The Letter: Vatican on Women
Recent years have seen new approaches to women's issues.
So begins the section titled “The Question” in the new Letter to the Bishops Of The Catholic Church On The Collaboration Of Men And Women in the Church and in the World, from the Offices of the Congregation for the Doctrine of the Faith. In this excerpt, we've also included “The Conclusion.”
A first tendency is to emphasize strongly conditions of subordination in order to give rise to antagonism: women, in order to be themselves, must make themselves the adversaries of men. Faced with the abuse of power, the answer for women is to seek power. This process leads to opposition between men and women, in which the identity and role of one are emphasized to the disadvantage of the other, leading to harmful confusion regarding the human person, which has its most immediate and lethal effects in the structure of the family.
A second tendency emerges in the wake of the first. In order to avoid the domination of one sex or the other, their differences tend to be denied, viewed as mere effects of historical and cultural conditioning. In this perspective, physical difference, termed sex, is minimized, while the purely cultural element, termed gender, is emphasized to the maximum and held to be primary. The obscuring of the difference or duality of the sexes has enormous consequences on a variety of levels. This theory of the human person, intended to promote prospects for equality of women through liberation from biological determinism, has in reality inspired ideologies which, for example, call into question the family, in its natural two-parent structure of mother and father, and make homosexuality and heterosexuality virtually equivalent, in a new model of polymorphous sexuality.
While the immediate roots of this second tendency are found in the context of reflection on women's roles, its deeper motivation must be sought in the human attempt to be freed from one's biological conditioning. According to this perspective, human nature in itself does not possess characteristics in an absolute manner: all persons can and ought to constitute themselves as they like, since they are free from every predetermination linked to their essential constitution.
This perspective has many consequences. Above all it strengthens the idea that the liberation of women entails criticism of Sacred Scripture, which would be seen as handing on a patriarchal conception of God nourished by an essentially male-dominated culture. Second, this tendency would consider as lacking in importance and relevance the fact that the Son of God assumed human nature in its male form.
In the face of these currents of thought, the Church, enlightened by faith in Jesus Christ, speaks instead of active collaboration between the sexes precisely in the recognition of the difference between man and woman.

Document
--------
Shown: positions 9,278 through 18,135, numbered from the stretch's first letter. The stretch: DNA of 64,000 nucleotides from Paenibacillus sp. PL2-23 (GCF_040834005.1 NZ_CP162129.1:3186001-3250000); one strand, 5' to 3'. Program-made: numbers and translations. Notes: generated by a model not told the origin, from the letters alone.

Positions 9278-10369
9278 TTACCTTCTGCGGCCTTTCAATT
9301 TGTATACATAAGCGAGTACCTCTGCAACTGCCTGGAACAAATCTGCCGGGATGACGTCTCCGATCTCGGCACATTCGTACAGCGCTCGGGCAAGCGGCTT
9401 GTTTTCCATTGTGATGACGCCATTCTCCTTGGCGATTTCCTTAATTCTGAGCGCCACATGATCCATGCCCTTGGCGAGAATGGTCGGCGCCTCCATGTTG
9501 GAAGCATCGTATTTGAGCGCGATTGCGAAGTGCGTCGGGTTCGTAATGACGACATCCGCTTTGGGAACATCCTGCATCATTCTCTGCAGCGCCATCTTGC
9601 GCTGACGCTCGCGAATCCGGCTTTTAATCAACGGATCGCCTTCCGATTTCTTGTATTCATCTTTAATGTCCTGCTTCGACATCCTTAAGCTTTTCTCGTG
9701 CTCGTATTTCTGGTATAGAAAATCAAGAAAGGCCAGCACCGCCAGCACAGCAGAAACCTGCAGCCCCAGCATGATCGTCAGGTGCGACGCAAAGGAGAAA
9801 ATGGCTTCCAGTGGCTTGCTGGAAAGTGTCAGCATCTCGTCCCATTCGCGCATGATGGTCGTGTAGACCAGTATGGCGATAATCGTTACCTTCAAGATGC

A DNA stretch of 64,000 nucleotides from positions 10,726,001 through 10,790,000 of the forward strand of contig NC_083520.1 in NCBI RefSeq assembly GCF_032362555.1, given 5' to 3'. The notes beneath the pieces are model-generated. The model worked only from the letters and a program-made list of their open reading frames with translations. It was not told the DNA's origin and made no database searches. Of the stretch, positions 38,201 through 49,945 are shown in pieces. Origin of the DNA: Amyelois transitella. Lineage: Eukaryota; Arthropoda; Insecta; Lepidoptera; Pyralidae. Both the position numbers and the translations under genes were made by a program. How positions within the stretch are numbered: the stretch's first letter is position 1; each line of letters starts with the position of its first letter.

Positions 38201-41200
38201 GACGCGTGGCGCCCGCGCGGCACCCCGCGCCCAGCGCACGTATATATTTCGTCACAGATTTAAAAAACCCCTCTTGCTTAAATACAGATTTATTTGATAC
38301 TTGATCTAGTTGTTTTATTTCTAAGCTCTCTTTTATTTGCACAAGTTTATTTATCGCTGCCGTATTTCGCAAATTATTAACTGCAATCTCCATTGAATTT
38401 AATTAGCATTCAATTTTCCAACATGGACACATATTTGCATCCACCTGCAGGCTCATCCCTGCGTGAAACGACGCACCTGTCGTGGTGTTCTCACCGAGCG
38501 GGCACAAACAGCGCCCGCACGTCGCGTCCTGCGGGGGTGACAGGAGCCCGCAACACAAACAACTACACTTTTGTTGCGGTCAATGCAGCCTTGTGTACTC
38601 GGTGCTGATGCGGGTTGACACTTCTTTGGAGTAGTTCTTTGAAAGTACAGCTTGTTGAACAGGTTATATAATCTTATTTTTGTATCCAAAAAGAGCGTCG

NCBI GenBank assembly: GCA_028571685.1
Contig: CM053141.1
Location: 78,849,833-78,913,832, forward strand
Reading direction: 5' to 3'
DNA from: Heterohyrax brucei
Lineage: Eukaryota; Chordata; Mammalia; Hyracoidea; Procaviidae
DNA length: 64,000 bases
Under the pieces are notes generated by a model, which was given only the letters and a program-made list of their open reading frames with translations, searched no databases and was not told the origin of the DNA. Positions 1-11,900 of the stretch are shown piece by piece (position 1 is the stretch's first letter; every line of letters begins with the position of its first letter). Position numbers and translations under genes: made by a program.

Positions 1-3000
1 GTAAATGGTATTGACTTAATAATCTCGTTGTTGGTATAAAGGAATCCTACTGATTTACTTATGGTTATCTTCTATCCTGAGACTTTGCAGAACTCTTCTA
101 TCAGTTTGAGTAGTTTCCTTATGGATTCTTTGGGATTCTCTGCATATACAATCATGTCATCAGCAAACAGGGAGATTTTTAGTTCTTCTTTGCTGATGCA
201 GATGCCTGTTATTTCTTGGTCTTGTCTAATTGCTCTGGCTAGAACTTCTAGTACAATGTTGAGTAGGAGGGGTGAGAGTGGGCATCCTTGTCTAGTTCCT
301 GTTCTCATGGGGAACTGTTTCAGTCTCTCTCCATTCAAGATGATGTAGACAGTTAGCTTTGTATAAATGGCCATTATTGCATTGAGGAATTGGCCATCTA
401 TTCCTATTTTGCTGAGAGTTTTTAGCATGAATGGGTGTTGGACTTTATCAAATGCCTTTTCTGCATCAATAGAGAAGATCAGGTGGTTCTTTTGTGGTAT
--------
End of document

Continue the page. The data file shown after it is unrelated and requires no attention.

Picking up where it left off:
To understand better the basis, meaning and consequences of this response it is helpful to turn briefly to the Sacred Scriptures, rich also in human wisdom, in which this response is progressively manifested thanks to God's intervention on behalf of humanity. …
In Jesus Christ all things have been made new (see Revelation 21:5). Renewal in grace, however, cannot take place without conversion of heart. Gazing at Jesus and confessing him as Lord means recognizing the path of love, triumphant over sin, which he sets out for his disciples.
In this way, man's relationship with woman is transformed, and the three-fold concupiscence described in the First Letter of John (1 John 2:16) ceases to have the upper hand. The witness of women's lives must be received with respect and appreciation, as revealing those values without which humanity would be closed in self-sufficiency, dreams of power and the drama of violence. Women too, for their part, need to follow the path of conversion and recognize the unique values and great capacity for loving others which their femininity bears. In both cases, it is a question of humanity's conversion to God, so that both men and women may come to know God as their “helper”, as the Creator full of tenderness, as the Redeemer who “so loved the world that he gave his only begotten Son” (John 3:16).
Such a conversion cannot take place without humble prayer to God for that penetrating gaze which is able to recognize one's own sin and also the grace which heals it. In a particular way, we need to ask this of the Blessed Virgin Mary, the woman in accord with the heart of God, she who is “blessed among women” (see Luke 1:42), chosen to reveal to men and women the way of love. Only in this way, can the “image of God”, the sacred likeness inscribed in every man and woman, emerge according to the specific grace received by each (see Genesis 1:27). Only thus can the path of peace and wonderment be recovered, witnessed in the verses of the Song of Songs, where bodies and hearts celebrate the same jubilee.
The Church certainly knows the power of sin at work in individuals and in societies, which at times almost leads one to despair of the goodness of married couples. But through her faith in Jesus crucified and risen, the Church knows even more the power of forgiveness and self-giving in spite of any injury or injustice. The peace and wonderment which she trustfully proposes to men and women today are the peace and wonderment of the garden of the resurrection, which have enlightened our world and its history with the revelation that “God is love” (1 John 4:8,16).
- August 22-28, 2004